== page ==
The United States Postal Service (USPS) plans to close the “old” Santa Monica post office on Fifth Street at Arizona Avenue sometime this fall. Services will be relocated to the present carrier annex at 1653 Seventh St., between Colorado Avenue and Olympic Boulevard.
The USPS will close or consolidate a number of postal facilities nationally to help stem billions of dollars in red ink annually resulting from declines in mail volume and revenue. Sounds like a government organization: reduce losses resulting from declining sales by making it more difficult and inconvenient to access services.
The replacement post office is in the middle of no man’s land, across from the Big Blue Bus yard, near OPCC’s Access Center and SAMOSHEL homeless shelter.
Many locals are upset that the beautiful and iconic 1937 Public Works Administration Moderne structure will be closed and possibly demolished. Although an exact date for closure hasn’t been announced, the USPS had decided to sell the property at 1248 Fifth St. in the heart of Downtown.
It has already retained a commercial realtor to handle the sale. A much smaller property (TJ Maxx) directly behind the post office at 1251 Fourth St. is currently on the market for $17,760,000.
As long as it is federal property, it’s unlikely that attempts to save the building as a Santa Monica landmark will lead to its preservation. However, if the building is declared a local landmark when it is sold, efforts to force the new owner to preserve the facade and key interior features could be more successful.
Epsteins win lawsuit
Regular readers of this column will be familiar with Epstein vs. the city of Santa Monica. The lawsuit concerned how poorly City Hall handled appeals of parking citations.
Stanley and Harriet Epstein claimed City Hall deliberately deprived appellants of their rights by not providing clear and specific written reasons for not dismissing contested parking citations. They claimed this violated two provisions of California Vehicle Code (CVC) Section 40215, which describes rights and procedures when challenging a parking citation.
City Hall and co-defendants, including a processing sub-contractor — the Santa Monica Parking Violations Bureau (PVB) run by ACS State and Local Solutions, a Xerox Company — claimed they provided proper notice to appellants via a form response that said, in most cases, only that, “The citation is valid.”
In early 2011, the Epsteins pleaded with City Hall for three months to amend its handling of parking ticket appeals. In late May, City Hall even issued a press release announcing a raft of improvements to its citation appeals process in the interest of “good customer service,” but continued to send notices to appellants that they were guilty because, well, they were guilty.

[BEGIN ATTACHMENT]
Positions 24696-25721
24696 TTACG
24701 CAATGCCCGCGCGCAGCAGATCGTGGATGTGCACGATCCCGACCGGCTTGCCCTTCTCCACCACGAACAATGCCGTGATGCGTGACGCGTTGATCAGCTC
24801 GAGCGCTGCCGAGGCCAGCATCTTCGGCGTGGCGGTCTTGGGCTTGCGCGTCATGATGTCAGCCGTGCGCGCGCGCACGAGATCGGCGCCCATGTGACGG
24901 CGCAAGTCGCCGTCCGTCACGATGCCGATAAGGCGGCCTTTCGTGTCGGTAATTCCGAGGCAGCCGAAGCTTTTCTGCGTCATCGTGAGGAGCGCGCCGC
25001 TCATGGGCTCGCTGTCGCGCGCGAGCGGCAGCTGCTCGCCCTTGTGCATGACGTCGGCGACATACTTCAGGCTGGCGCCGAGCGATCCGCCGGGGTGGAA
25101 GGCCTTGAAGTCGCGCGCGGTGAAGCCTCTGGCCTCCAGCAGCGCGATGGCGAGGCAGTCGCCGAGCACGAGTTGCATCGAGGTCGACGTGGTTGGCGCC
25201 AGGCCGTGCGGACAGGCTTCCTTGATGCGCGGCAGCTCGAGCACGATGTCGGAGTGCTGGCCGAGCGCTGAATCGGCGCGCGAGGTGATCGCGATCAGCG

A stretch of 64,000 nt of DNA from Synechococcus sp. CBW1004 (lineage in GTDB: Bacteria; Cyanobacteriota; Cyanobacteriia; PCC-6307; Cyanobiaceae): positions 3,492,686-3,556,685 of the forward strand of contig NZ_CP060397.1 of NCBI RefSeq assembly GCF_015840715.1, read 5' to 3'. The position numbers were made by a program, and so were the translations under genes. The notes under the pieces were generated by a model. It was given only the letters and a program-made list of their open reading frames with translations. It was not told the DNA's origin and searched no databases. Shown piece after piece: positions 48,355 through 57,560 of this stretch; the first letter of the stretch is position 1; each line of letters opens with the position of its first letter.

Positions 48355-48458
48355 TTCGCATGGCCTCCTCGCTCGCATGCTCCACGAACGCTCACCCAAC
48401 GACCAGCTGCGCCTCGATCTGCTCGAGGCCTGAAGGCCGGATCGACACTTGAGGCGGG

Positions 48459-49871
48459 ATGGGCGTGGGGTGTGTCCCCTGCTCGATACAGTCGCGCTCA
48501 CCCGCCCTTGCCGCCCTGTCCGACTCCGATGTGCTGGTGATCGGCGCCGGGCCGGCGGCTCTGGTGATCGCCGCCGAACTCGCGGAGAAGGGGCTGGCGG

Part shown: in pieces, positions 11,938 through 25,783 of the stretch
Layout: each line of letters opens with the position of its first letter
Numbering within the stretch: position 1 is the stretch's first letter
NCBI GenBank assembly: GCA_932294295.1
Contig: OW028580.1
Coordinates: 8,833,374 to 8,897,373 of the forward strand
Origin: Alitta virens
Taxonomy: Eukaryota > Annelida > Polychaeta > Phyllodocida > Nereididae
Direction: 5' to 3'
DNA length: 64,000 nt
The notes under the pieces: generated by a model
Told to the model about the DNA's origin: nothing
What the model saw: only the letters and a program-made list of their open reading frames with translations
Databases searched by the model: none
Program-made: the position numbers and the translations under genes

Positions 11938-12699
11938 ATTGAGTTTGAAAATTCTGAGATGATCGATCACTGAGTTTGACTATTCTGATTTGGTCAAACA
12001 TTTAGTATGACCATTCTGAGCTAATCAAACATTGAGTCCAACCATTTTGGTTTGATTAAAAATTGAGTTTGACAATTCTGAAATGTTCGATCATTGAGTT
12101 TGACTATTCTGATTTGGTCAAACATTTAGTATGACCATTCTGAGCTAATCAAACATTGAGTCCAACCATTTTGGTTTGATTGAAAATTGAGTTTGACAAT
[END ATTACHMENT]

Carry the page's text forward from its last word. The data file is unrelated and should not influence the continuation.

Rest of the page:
Fed up, the Epsteins filed a class-action lawsuit in Los Angeles Superior Court in June 2011, challenging City Hall’s and ACS’ past handling of these appeals. Negotiations between the parties finally broke down in January after City Hall reneged on its own attorney’s agreement to run public notice in City Hall’s Seascape advising wronged appellants that they could have their cases reopened.
The Epsteins’ attorney, Eric J. Benink, notified City Hall that the “parking enforcement class action” will “continue because of the city’s decision to keep from the public knowledge of the basic facts of staff wrongdoing for 30 months.”
Inexplicably, on Feb. 28, city officials prematurely announced a full settlement in the case, even though many issues hadn’t been agreed to. So, the suit and negotiations dragged on anyway.
Last Tuesday night, the City Council finally approved terms for a settlement. “More than 20,000 motorists will gain the right to have their contested parking tickets reconsidered under the settlement,” Stanley Epstein said. “Our litigation forces Santa Monica to restore rights to drivers whose statutory rights were violated and to comply with state law hereafter.”
City Hall and ACS, now Xerox, have agreed to provide individuals who unsuccessfully contested parking citations from January 2009 through May 2012 with notice and an opportunity to seek lawful explanations of their initial review or copies of their administrative hearing results.
City Hall will waive the statute of limitations and these individuals may then request either a new hearing or an appeal to the Superior Court. Should the citation be canceled following the new procedures, City Hall will refund fines paid. The full settlement agreement can be viewed on the website of the plaintiffs’ attorney, www.kkbs-law.com.
Hooray for the Epsteins! They proved that you can beat City Hall!
Right on Target
Last Monday afternoon, I rode Big Blue into Westwood Village, caught a movie and checked out the new City Target, which is a compact version of Target’s sprawling suburban stores. Loved the merchandise, layout, accommodating staff and quick checkout.
I spent $50 on basics — bath towels, pillowcases, socks and gym shorts. Good deal, especially with the $1 round trip bus fare. I even saved a few cents on sales tax.
A similar urban Target was proposed for Fifth Street and Santa Monica Boulevard in 2001, but planning staff, labor unions and hyped-up concerns about traffic doomed the project from the start.
The City Council voted 5-2 to finally kill the project, thus making affordable shopping in Santa Monica even more scarce. The site is now a cluster of boring, five-floor-high condominium buildings with the usual small, street-level shops — and traffic.
Santa Monica’s loss is Westwood’s and my gain.
Bill can be reached at firstname.lastname@example.org